Florida is unlikely to be the decider this time, but given its history, early-voting snafus have some observers worried. An election official in Miami-Dade County spontaneously extended early-voting hours over the weekend, then canceled them, then opened them up again. The Tampa Bay Times has a thorough list of potential problems here. Again, mounting numbers of provisional ballots will pose a problem if the race is close and goes to a recount.

OTHER STATES

In a turnaround, the Republican National Committee has raised questions in the past week about electronic voting machines switching votes from Romney to Obama in Nevada, Colorado and elsewhere. Traditionally, it has been the left that has given credence to the idea that electronic voting machines are secretly programmed to steal elections.

As for the troubles from Hurricane Sandy, it appears that the remnants of the storm, while still very unpleasant for many, will not complicate the selection of our next President, though its after-effects continue to make life difficult for New Jerseyites and New Yorkers as they try to vote.

MORE: Past Is Prologue in Presidential Race’s Closing Arguments

22 comments
LogicalPosition
LogicalPosition

Philly: Mural of BHO in a polling station, New Black Panthers posted at polling stations..OUTRAGEOUS! Time is trying to give BHO the election by refusing to cover such stories and by declaring BHO's election a done deal.

shepherdwong
shepherdwong

"...there is currently an 8% chance, according to the New York Times’ Nate Silver, that one of these states will hold up the determination of a winner in the presidential contest."

I hear there's a 9.5% chance that a Beltway legacy "journalist" will write an informative article about the coordinated, multi-state, Republican campaign of voter suppression. Let's call it a long shot.

Fla4Me
Fla4Me

Its quite simple, the Republicans benefit from a low voter turn out and the Democrats benefit from a high voter turn out.  In key states with Republicans in charge, we have problems over and over as they find new ways to prevent voters who are likely to be Democrats from voting or new ways to not count those votes if they are cast.

CthulhuShrugged
CthulhuShrugged

What amazes me most of all is the fact that there is nothing - nothing at all - beyond the western border of Wisconsin.  Here there be dragons!I know it's hard to remove oneself from the all-encompassing sphere that is East Coast - and as far as electoral votes go, you're not wrong, per se, except y'know... maybe Colorado & Arizona - but it's just sort of disheartening and sickening that as far as anyone's concerned in 2012, Wisconsin in the edge of the universe...

PlumbLine
PlumbLine

Joshua 24:14-15.........14 Now therefore fear the Lord, and serve him in sincerity and in truth: ........ 15 And if it seem evil unto you to serve the Lord, choose you this day whom ye will serve ......

LesMoore
LesMoore

". . . counting of votes will stretch well beyond Tuesday night."

Unfortunately, that won't stop the media from calling the race at about 10:00 tonight.  It's all about being first.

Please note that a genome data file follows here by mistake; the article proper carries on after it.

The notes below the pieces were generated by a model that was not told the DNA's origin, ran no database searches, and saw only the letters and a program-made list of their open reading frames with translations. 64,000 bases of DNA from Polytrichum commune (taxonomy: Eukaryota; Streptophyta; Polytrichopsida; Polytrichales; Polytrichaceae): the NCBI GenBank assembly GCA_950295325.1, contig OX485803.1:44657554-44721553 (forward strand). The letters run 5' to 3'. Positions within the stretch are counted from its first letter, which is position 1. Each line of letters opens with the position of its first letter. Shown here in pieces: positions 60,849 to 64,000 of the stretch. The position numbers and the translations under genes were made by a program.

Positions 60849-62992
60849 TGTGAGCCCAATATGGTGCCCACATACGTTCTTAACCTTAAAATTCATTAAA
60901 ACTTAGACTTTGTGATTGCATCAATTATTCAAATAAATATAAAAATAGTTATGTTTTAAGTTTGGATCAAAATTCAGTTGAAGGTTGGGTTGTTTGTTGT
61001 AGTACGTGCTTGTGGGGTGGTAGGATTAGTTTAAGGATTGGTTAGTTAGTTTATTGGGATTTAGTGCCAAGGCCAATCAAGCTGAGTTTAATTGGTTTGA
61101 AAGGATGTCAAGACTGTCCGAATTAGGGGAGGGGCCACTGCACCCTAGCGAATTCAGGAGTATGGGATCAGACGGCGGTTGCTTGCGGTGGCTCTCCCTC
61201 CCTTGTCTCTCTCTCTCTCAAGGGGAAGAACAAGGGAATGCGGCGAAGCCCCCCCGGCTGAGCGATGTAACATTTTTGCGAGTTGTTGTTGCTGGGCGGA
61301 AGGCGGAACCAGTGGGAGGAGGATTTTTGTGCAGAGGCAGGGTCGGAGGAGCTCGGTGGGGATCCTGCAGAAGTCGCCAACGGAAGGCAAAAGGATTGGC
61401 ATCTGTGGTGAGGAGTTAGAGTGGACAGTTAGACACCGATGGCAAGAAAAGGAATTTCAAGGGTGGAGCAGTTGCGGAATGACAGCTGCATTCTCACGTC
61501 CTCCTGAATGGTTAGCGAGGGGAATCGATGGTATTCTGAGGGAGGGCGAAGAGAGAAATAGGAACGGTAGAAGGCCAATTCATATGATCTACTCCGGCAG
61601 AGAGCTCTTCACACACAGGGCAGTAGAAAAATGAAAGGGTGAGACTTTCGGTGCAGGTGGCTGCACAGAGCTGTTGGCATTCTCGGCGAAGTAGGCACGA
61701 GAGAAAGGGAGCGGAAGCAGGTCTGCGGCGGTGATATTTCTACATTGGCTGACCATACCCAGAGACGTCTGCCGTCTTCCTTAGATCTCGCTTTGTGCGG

LiberalLies2012
LiberalLies2012

This is nothing new. Democrats have always said "vote early and vote often". This is why a voter ID program is so imperative to have an election that is as free from fraud and abuse as possible, but that would clearly go against the time honored tactics of the left from stealing elections.

Fla4Me
Fla4Me

@CthulhuShrugged Right you are.....we are slaves to the system that none of us had anything to do with creating.  

Fla4Me
Fla4Me

@PlumbLine Someone should send that to the Republicans in the house.

CthulhuShrugged
CthulhuShrugged

@LiberalLies2012 and once again in glaringly obvious irony of the commoent goes sailing, unimpeded and with miles of room to spare, over the shrunken head of Mr. RustyFreedomBlog

MrObvious
MrObvious

@LiberalLies2012 

but that would clearly go against the time honored tactics of the left from stealing elections.

I'm guessing that's why righties are trying so hard to suppress votes. Or why I get robo calls telling me to vote on Nov 7th. Or you have systematic voter registration fraud from righties and you have a fraction of individuals on the dems side doing something similar.

It's strange that with righties you have the machination of throwing legal voters off voter rolls, suppressing votes and limiting voting hours - you have well funded organizations robo calling to confuse people and committing voter registration fraud.

But what gets you in a tissy is the IMAGINATION of something you can't show the effect off. Who are you going to believe - your own hysteria or your lying eyes?

bobell
bobell

Everyone  but the cheaters wants an election that is as free from fraud and abuse as possible.  Unfortunately, the abuse is perhaps a hundred times more prevalent than the fraud, and it comes almost exclusively from the Republicans.

After 2000 (Florida) and 2004 (Ohio), the Republicans have zero credibility on the issue of stealing elections.  Those of us who are sane fear that John Husted will become 2012's poster child for voting abuse.

CthulhuShrugged
CthulhuShrugged

@LesMoore Were that the case, what would the point be  "You've indicated you're voting/voted for me, let me annoy you robotically." ?No, robocalls, like any other blanket marketing campaign, are fundamentally not targeted... they get a list of phone numbers, they call them, D, I or R.  Robocalls are the Dresden of elections.